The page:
Microscopy October 2018

For this month’s microscopy session, I’d received a request to review FRCOphth examination-type material, particularly corneas. So we spent a bit of time on the three classic corneal stromal dystrophies and their typical (and atypical!) appearances. I have a previous post on the stromal dystrophies here. We also did a refresher on some basic descriptive terms, chatted about corneal genetics and had fun speculating about some oddities.

As a reminder, I don’t post all the cases we discuss on this blog. We usually cover a dozen cases in a session. The ones I post might illustrate a useful feature or lesson, or might be a good example or exam-type case. However, I don’t post the truly remarkable cases. For those, you have to attend in person!

Here are a few of the cases we discussed.

Case 1

Enucleation specimen

Photograph of the (normal-sized) slide.

The slide shows a large intraocular tumour with a collar-stud profile and posterior retinal detachment with subretinal flud. No surprises as to the diagnosis!

High power of tumour

High power shows large discohesive cells consistent with epithelioid melanoma.

Anterior part of globe, low power

The anterior part of the globe (normal cornea, iris and lens are visible) shows tumour in the ciliary body.

When I reported this case, I gave the tumour a TNM category of pT4b pNx pMx. For those of you unfamiliar with TNM (or those who want a reminder), it’s explained in these articles.
This is a patient-friendly article
An overview of cancer staging – general principles
More information about TNM – There’s quite a lot of information in this article, but what I’m talking about in this blog post is mainly covered by section 6. pTNM Pathological Classification

So, for this pT4b case, we have:
pT4b = pathological staging – as opposed to clinical, radiology etc.
pT4b = tumour characteristics – as opposed to nodes or metastases.
pT4b = for ciliary body and choroidal melanomas, there is a chart that assigns tumour sizes (across the base and tumour height) to a value between 1 and 4
pT4b = suffixes a-e are given depending on whether or not the ciliary body is involved and whether there is extrascleral extension

Since I have no information about lymph nodes (N) or metastases (M) I give pNx and pMx (x signifying unknown to me).

Now to the slight complication with this case.

High power of scleral defect

There is a breach in the sclera, where (I presume) fresh tumour was sampled for cytogenetics following the enucleation. Unfortunately, tumour now liberally coats the external aspect of the sclera.

Low power of scleral defect

In the TNM system for uveal melanomas, an extrascleral tumour nodule of >5mm by definition gives the tumour the highest stage: pT4e, no matter the tumour size or whether the ciliary body is involved.

In this case, the extrascleral tumour is obviously artefactual, but if there is genuine extrascleral spread, it would be very difficult to detect. In a proportion of uveal melanomas, extrascleral extension is not detected clinical before surgery. See here for more details (nothing like self-citation!)

Case 2

Here’s a cornea I posted on Twitter a few days ago. It was fun to see (and make) comments, but the case merits a bit more space here.

The clinical diagnosis was of previous herpetic keratitis. There’s plenty to see!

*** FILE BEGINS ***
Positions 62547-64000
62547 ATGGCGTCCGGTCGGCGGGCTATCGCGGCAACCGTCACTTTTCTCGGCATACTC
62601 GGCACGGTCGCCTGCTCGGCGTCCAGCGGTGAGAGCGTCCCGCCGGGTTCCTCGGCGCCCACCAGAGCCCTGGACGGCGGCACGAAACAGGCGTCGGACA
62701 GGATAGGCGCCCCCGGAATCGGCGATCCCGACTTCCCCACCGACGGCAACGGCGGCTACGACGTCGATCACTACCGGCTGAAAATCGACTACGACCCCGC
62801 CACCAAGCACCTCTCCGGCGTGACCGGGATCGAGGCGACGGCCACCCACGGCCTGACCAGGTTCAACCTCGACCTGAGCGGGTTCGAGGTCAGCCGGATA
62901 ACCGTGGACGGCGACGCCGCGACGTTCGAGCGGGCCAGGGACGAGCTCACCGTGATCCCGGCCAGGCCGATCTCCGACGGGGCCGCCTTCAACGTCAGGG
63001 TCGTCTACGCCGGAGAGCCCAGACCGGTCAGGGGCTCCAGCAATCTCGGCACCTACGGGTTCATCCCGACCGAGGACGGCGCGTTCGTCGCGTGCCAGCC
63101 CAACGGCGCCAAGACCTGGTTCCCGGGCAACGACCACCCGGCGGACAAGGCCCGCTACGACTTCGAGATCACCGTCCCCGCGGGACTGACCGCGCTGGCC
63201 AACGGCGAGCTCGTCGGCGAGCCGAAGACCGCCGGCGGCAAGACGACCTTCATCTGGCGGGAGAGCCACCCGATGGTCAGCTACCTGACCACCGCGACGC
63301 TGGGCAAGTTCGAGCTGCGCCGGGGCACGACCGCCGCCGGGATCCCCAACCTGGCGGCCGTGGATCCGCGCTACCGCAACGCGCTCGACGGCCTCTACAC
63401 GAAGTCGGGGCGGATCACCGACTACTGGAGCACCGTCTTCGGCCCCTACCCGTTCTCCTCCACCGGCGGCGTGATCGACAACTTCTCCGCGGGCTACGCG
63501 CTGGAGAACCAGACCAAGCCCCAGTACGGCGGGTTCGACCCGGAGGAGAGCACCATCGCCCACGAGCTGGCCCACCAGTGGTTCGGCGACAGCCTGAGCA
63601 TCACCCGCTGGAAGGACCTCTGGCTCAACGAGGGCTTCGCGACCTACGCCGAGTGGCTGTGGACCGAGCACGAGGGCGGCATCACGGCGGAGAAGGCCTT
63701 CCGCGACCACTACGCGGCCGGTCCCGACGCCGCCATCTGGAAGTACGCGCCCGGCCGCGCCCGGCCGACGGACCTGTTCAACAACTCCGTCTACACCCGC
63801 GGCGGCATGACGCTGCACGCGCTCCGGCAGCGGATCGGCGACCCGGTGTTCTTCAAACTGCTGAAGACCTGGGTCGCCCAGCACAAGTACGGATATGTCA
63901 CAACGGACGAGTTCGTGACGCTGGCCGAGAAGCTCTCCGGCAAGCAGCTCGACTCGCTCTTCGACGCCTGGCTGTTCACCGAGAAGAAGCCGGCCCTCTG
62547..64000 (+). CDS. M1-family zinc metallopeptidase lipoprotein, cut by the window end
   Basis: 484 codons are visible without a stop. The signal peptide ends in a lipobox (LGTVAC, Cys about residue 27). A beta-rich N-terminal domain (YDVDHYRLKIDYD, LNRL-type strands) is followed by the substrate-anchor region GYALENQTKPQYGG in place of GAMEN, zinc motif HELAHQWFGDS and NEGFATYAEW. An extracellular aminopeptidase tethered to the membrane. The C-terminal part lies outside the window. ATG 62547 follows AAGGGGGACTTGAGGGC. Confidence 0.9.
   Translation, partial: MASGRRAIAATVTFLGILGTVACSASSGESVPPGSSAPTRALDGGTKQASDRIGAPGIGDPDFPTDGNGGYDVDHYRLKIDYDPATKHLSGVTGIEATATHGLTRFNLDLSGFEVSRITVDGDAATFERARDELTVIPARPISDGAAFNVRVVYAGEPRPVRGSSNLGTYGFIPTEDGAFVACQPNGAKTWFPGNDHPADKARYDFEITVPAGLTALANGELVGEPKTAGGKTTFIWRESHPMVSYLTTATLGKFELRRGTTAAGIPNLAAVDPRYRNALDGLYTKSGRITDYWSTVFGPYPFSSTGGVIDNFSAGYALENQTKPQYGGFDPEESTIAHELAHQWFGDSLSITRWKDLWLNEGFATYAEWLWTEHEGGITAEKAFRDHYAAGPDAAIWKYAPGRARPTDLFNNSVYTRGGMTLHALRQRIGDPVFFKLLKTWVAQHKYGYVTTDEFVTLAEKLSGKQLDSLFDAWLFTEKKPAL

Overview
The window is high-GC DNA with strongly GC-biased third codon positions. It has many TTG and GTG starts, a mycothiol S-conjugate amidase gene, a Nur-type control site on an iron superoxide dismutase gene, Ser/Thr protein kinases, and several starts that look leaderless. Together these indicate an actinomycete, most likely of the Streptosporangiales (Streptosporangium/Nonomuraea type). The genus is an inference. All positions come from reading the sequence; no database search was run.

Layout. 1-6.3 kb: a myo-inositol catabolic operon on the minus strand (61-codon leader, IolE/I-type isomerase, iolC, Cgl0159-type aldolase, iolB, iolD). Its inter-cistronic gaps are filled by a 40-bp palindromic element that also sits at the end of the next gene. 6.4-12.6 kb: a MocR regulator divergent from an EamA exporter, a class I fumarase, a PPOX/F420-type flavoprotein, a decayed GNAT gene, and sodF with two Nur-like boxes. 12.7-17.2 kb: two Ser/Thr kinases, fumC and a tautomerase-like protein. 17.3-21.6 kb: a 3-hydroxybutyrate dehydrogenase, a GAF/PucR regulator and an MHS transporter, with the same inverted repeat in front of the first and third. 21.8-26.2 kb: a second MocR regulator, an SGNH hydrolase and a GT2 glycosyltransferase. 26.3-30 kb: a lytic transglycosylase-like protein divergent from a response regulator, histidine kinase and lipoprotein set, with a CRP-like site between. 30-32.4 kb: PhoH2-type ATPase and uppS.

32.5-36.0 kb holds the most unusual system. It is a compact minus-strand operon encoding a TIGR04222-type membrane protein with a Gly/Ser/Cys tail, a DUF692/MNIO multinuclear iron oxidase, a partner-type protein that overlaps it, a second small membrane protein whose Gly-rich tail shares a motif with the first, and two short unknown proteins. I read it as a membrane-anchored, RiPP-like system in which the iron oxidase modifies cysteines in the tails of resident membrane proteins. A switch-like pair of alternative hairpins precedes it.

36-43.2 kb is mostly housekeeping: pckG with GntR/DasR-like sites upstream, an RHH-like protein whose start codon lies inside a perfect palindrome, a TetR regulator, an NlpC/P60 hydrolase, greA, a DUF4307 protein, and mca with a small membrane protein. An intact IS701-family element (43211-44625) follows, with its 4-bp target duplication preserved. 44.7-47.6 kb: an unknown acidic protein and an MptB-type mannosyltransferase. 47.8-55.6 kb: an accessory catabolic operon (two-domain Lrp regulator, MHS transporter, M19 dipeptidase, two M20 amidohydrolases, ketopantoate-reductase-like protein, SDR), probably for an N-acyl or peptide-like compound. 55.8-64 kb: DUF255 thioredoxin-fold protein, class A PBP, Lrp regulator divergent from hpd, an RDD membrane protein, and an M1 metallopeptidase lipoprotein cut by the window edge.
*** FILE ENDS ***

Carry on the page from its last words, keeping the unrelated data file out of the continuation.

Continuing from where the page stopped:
Low power cornea

Low power view shows full thickness cornea. Blue crumbly material just beneath the epithelium (especially towards the R margin) suggests calcium, ie band keratopathy. The stroma has a band of lighter texture. Posteriorly there is vascularisation. Descemet’s membrane is folded.

Mid power cornea

Annotated higher power view helps us appreciate the feathery texture (3) in the stroma. I suspect there has been vascularisation and lipid leakage, giving an appearance of cholesterol clefts. There is also a light inflammatory infiltrate throughout the stroma.

  1. The basal cells of the epithelium are a bit swollen and pale, suggesting oedema
  2. Blue stippling in the region of Bowman’s layer indicates (calcific) band keratopathy, probably secondary to chronic inflammation
  3. Lipid
  4. The deeper stroma is lightly vascularised
  5. Descemet’s membrane is folded (I’ve no idea of the mechanism!) and there are few surviving endothelial cells

Could I diagnose herpetic keratitis from this appearance? I don’t know if I could be certain, but the lipid deposition would make me think of herpes. Somehow (and I don’t have hard evidence for this), the depth of stromal blood vessels also makes me think of herpes rather than, say, bacterial keratitis.

There’s an Open Access paper by Faraj here on clinical evaluation of corneal vascularisation.
And here, Lyall examines outcomes of DALK in HSV-related corneal disease.

Case 3

Final case is a punch biopsy of eyelid

Low power lid biopsy

Low power shows a tumour on the right (no surface epithelium) and a cell cluster with a big hole on the left.

Higher power of lid

Higher power of the tumour shows nests of basaloid cells with occasional squamous eddies. There is peripheral palisading. This would do for a basal cell carcinoma.

Posterior part of lid biopsy

The other part of the specimen shows a collection of epithelioid histiocytes—a granuloma—with associated lipid spaces. There are multinucleate giant cells including a large one lower right. This is a chalazion.

The chalazion might be secondary to the overlying basal cell carcinoma or it might be coincidental. It’s worth bearing in mind that if the histological diagnosis is unexpected, the sample may not represent the major pathology.

Next month’s teaching will be on 7 November. I hope to meet some of you then.

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